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Ask Dr. Lowenstein: What can I do if my thoughts are keeping me awake at night?

Throughout the pandemic, many people struggled with getting a good night’s sleep. But even before then, more than 50 million Americans suffered from a sleep disorder, according to the American Sleep Association. The most common sleep disorder is insomnia, which is defined as trouble falling asleep or staying asleep throughout the night.

All too often, people struggle with insomnia because thoughts are racing through their head, and they can’t seem to turn them off and relax. If that sounds like you, here are some tips that might help improve your sleep regimen:

  • Stick to a regular sleep schedule. Establish a regular time for going to bed and waking up in the morning, and try not to deviate from that schedule more than an hour on weekends and holidays. Your body adjusts to a sleep-wake cycle that should not be disrupted, if possible. Ideally, adults need at least seven hours of sleep a night, but no more than eight.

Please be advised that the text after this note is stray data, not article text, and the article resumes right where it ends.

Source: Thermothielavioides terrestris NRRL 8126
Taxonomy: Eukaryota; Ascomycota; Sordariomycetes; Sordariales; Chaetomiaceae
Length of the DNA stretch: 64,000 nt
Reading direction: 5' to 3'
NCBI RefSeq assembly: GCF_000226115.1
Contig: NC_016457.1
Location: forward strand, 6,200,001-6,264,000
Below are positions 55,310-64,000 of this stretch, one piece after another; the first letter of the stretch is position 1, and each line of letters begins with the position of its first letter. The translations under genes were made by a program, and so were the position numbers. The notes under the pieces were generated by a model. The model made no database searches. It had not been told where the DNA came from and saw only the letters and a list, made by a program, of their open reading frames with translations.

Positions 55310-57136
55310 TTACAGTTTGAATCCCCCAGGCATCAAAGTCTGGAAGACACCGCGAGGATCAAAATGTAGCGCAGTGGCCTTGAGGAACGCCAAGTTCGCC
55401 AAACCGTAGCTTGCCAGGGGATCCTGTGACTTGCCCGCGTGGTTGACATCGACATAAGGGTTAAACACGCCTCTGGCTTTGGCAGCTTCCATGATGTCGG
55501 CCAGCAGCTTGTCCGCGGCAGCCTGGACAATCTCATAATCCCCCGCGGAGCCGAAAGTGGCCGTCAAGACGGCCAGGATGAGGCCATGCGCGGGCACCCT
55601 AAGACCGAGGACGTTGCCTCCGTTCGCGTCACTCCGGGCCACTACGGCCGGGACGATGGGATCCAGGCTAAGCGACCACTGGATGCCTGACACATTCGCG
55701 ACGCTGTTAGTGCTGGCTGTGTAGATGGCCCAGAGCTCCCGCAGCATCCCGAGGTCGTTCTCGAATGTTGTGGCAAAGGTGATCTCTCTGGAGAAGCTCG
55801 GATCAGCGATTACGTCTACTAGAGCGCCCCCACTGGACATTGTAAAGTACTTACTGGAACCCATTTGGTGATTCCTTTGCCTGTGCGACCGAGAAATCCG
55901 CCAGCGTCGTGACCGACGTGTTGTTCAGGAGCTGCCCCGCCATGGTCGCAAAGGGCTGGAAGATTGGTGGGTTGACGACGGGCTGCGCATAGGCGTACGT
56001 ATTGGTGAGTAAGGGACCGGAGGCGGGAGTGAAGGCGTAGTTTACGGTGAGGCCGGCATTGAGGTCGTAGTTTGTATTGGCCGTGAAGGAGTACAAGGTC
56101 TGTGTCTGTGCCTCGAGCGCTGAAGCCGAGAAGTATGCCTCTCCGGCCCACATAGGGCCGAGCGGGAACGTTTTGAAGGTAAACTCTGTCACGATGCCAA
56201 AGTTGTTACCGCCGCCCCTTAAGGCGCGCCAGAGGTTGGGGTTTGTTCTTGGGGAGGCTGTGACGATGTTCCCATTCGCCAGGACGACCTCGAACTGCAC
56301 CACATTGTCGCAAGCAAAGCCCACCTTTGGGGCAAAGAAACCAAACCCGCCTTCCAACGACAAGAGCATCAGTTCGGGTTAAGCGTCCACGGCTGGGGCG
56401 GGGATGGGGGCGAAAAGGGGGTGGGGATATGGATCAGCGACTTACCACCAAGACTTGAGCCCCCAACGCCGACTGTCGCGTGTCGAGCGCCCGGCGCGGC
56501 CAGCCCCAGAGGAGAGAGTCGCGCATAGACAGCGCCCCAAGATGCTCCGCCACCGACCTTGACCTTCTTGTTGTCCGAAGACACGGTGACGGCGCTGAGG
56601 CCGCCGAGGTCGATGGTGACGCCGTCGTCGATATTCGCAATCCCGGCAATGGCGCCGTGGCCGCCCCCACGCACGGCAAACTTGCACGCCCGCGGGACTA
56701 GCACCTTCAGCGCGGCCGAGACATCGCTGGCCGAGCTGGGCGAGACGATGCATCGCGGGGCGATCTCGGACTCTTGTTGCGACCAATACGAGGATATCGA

• Set the scene. Make sure your bedroom is quiet, dark, and cool – preferably around 65 degrees. If outside noises are bothersome, consider using a white noise machine. Above all, banish your phone and other electronic devices from the bedroom. You want to avoid any temptation to peek at your devices, which could generate unnecessary worries. Electronic devices also emit blue light that could wreak havoc with the melatonin in your body. Melatonin is the hormone that regulates your sleep-wake cycle.
  • Get plenty of exercise. This one is a no-brainer. If you haven’t been very active during the day, your body may not be tired. To promote better sleep, increase your activity level.
  • Avoid – or at least limit – daytime naps. Shorter naps of 15 or 20 minutes may be okay, but longer naps can actually interfere with your sleep cycle.
  • Watch what you eat and drink. Consuming caffeine and alcohol too close to bedtime could make it difficult to sleep well. The same is true of large meals, especially when they’re consumed too close to bedtime.
  • Write down your worries. If something in particular is on your mind and you just can’t shake it, try writing it down. This allows you to deal with it the following day.

Still having trouble? If your inability to get a good night’s sleep is persistent, it may be time to get professional help from your family doctor or psychologist.